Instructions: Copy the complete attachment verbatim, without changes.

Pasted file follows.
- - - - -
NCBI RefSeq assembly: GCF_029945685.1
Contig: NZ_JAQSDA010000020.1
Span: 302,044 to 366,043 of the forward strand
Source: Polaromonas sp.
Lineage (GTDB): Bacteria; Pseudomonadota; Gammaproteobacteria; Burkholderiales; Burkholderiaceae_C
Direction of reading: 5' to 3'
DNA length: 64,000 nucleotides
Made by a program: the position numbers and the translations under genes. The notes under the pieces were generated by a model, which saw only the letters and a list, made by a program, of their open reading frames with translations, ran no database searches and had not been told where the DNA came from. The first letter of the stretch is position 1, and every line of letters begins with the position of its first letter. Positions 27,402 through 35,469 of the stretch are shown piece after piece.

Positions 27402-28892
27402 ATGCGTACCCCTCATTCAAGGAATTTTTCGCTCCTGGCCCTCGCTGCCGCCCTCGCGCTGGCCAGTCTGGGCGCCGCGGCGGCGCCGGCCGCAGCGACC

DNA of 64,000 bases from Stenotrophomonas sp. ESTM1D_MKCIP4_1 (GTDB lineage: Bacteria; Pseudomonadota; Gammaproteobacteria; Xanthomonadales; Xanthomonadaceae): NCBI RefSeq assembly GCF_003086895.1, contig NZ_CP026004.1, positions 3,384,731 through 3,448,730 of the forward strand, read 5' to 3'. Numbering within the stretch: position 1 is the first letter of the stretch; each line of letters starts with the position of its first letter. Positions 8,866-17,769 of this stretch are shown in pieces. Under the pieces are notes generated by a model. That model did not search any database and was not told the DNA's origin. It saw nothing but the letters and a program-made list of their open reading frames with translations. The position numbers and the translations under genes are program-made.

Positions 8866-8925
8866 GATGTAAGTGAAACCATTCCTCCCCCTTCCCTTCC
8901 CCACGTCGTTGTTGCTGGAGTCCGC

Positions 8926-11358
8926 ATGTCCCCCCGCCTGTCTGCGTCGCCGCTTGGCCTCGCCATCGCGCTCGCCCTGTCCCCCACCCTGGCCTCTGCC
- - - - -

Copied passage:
NCBI RefSeq assembly: GCF_029945685.1
Contig: NZ_JAQSDA010000020.1
Span: 302,044 to 366,043 of the forward strand
Source: Polaromonas sp.
Lineage (GTDB): Bacteria; Pseudomonadota; Gammaproteobacteria; Burkholderiales; Burkholderiaceae_C
Direction of reading: 5' to 3'
DNA length: 64,000 nucleotides
Made by a program: the position numbers and the translations under genes. The notes under the pieces were generated by a model, which saw only the letters and a list, made by a program, of their open reading frames with translations, ran no database searches and had not been told where the DNA came from. The first letter of the stretch is position 1, and every line of letters begins with the position of its first letter. Positions 27,402 through 35,469 of the stretch are shown piece after piece.

Positions 27402-28892
27402 ATGCGTACCCCTCATTCAAGGAATTTTTCGCTCCTGGCCCTCGCTGCCGCCCTCGCGCTGGCCAGTCTGGGCGCCGCGGCGGCGCCGGCCGCAGCGACC

DNA of 64,000 bases from Stenotrophomonas sp. ESTM1D_MKCIP4_1 (GTDB lineage: Bacteria; Pseudomonadota; Gammaproteobacteria; Xanthomonadales; Xanthomonadaceae): NCBI RefSeq assembly GCF_003086895.1, contig NZ_CP026004.1, positions 3,384,731 through 3,448,730 of the forward strand, read 5' to 3'. Numbering within the stretch: position 1 is the first letter of the stretch; each line of letters starts with the position of its first letter. Positions 8,866-17,769 of this stretch are shown in pieces. Under the pieces are notes generated by a model. That model did not search any database and was not told the DNA's origin. It saw nothing but the letters and a program-made list of their open reading frames with translations. The position numbers and the translations under genes are program-made.

Positions 8866-8925
8866 GATGTAAGTGAAACCATTCCTCCCCCTTCCCTTCC
8901 CCACGTCGTTGTTGCTGGAGTCCGC

Positions 8926-11358
8926 ATGTCCCCCCGCCTGTCTGCGTCGCCGCTTGGCCTCGCCATCGCGCTCGCCCTGTCCCCCACCCTGGCCTCTGCC